Blackjack is a casino game where players try to beat the dealer by getting a hand of cards that totals 21 or close to it. It is played on a semicircular table with up to seven players or “spots” seated around it. In some casinos the number of spots varies from 5 to 12. The dealer stands behind a chip rack.
The dealer deals two cards to each player and himself. Then he or she flips over the top of one of his or her own cards, face up. This is called the dealer’s hole card. Then if the dealer has a ten underneath, the players with blackjack win the hand (in a push, nobody wins). If the dealer does not have a ten, then anyone who bought insurance gets paid 2 to 1 on their original wagers. The game continues like this until all the players have either a blackjack or busted.
During the course of gameplay, players may choose to hit, stand, split, or double down on their hands. In addition to their own decisions, the dealer must follow specific rules based on his or her hand and cannot make decisions like the players. As a result, it is important for the dealer to pay attention to each player’s actions and to keep track of the cards each player has in their hand. In addition, the dealer must remember what cards were dealt and discarded so that they can reshuffle the deck correctly when necessary.
Aside from observing players, it is also a dealer’s responsibility to be able to answer any questions that might arise at the blackjack table. This requires active listening skills as well as the ability to explain complex concepts in a straightforward manner. Moreover, the dealer must be able to communicate with the other members of the blackjack team to get the information needed to complete the game.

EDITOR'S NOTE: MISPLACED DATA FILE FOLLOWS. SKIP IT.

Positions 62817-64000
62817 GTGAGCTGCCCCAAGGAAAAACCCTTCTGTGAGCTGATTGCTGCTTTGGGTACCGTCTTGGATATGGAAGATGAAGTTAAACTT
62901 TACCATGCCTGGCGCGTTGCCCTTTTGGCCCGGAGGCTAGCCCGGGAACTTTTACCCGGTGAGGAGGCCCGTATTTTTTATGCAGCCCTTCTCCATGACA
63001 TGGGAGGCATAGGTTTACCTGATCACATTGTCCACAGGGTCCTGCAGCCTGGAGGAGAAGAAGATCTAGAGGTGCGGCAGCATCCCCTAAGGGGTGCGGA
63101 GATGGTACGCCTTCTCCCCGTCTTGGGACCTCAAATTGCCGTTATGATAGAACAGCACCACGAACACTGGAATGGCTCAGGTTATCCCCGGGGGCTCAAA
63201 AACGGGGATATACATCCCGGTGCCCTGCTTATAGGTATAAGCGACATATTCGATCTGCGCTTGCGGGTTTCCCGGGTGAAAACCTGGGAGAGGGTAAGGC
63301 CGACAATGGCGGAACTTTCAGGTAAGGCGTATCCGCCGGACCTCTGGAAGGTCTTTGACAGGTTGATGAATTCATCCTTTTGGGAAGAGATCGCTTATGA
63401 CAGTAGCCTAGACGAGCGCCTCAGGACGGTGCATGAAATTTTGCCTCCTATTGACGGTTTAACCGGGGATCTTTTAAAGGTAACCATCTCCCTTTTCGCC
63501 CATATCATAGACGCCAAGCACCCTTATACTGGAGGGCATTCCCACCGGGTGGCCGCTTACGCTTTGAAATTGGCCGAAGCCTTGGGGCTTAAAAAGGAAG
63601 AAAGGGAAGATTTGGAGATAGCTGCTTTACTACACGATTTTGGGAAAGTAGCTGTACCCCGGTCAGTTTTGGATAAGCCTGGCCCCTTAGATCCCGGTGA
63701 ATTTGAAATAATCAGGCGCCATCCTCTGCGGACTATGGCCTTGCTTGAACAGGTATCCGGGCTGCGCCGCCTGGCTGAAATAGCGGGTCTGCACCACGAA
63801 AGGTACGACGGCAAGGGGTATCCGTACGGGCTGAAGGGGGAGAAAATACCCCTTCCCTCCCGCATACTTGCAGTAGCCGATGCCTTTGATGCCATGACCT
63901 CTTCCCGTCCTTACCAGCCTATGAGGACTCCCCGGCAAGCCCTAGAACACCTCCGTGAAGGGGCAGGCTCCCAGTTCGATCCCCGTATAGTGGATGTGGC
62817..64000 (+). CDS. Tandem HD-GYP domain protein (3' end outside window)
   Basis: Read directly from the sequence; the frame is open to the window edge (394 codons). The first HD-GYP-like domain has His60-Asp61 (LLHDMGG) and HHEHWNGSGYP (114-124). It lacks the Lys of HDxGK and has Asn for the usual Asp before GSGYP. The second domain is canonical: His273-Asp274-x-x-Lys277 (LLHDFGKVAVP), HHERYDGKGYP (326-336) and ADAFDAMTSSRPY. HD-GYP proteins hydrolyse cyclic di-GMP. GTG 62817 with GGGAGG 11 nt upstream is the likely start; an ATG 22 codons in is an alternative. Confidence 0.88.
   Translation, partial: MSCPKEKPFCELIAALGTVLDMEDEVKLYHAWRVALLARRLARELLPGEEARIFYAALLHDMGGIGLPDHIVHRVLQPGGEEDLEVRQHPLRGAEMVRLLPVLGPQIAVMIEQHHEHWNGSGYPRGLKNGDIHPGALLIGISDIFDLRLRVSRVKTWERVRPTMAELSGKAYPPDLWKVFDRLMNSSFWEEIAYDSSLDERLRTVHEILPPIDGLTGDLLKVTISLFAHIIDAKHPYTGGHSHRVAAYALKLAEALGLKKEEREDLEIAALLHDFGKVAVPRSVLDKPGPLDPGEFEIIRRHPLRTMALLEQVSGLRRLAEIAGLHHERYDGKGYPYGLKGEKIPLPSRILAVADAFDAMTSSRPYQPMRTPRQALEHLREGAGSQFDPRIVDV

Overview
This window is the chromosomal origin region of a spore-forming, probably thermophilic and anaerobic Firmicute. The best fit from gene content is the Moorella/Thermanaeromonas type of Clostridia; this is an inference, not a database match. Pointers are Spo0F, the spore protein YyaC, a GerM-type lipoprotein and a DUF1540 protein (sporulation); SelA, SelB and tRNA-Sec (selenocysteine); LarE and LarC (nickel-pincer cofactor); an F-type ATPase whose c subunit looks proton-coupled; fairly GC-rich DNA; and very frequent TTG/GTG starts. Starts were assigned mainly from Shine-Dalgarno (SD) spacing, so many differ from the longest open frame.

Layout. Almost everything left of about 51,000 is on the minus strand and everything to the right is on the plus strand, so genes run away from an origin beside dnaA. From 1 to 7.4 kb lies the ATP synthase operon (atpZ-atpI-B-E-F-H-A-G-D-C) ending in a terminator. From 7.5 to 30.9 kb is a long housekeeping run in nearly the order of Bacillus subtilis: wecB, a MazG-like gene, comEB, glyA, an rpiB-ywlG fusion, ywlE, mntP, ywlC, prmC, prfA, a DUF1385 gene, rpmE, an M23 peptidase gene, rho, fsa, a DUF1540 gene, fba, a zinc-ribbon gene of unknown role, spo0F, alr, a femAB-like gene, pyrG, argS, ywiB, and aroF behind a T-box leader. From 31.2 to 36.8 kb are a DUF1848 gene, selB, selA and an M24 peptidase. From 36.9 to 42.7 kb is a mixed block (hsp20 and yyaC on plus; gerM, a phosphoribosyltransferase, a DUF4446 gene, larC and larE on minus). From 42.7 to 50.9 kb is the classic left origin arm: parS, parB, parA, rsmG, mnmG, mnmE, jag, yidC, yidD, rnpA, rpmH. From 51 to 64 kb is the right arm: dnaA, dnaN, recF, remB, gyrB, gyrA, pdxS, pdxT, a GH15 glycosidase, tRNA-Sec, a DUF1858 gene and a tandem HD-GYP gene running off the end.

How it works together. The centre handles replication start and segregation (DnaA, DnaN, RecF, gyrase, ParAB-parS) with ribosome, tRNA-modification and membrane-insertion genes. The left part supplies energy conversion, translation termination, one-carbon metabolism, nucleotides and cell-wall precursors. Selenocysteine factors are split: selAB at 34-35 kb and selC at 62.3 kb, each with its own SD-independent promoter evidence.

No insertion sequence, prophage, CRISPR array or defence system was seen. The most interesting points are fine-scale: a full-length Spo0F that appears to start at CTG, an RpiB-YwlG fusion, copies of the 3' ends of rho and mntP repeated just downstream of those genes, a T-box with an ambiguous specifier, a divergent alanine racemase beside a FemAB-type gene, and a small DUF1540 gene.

It is a dealer’s responsibility to ask if players want to buy insurance in the event that the dealer has a blackjack. This bet is made on a separate “insurance bar” above the player’s chips. It is a side bet that pays off if the dealer has a blackjack, but it does not affect the player’s hand. In some places the dealer will first reveal his or her face up card before asking if players want to buy insurance.
Studies have shown that unjustified confidence in blackjack knowledge correlates with several psychological and behavioral consequences including outcome expectations, state anxiety, and risk taking. The current study examines these effects using a laboratory experiment with a blackjack game and controls for the participants’ actual knowledge of the game. Findings suggest that greater unjustified confidence leads to higher positive outcome expectations and lower anxiety, but it also results in fewer attempts to acquire information about the game or use hints from other players to improve their play. These results are discussed in terms of potential implications for future research and practice.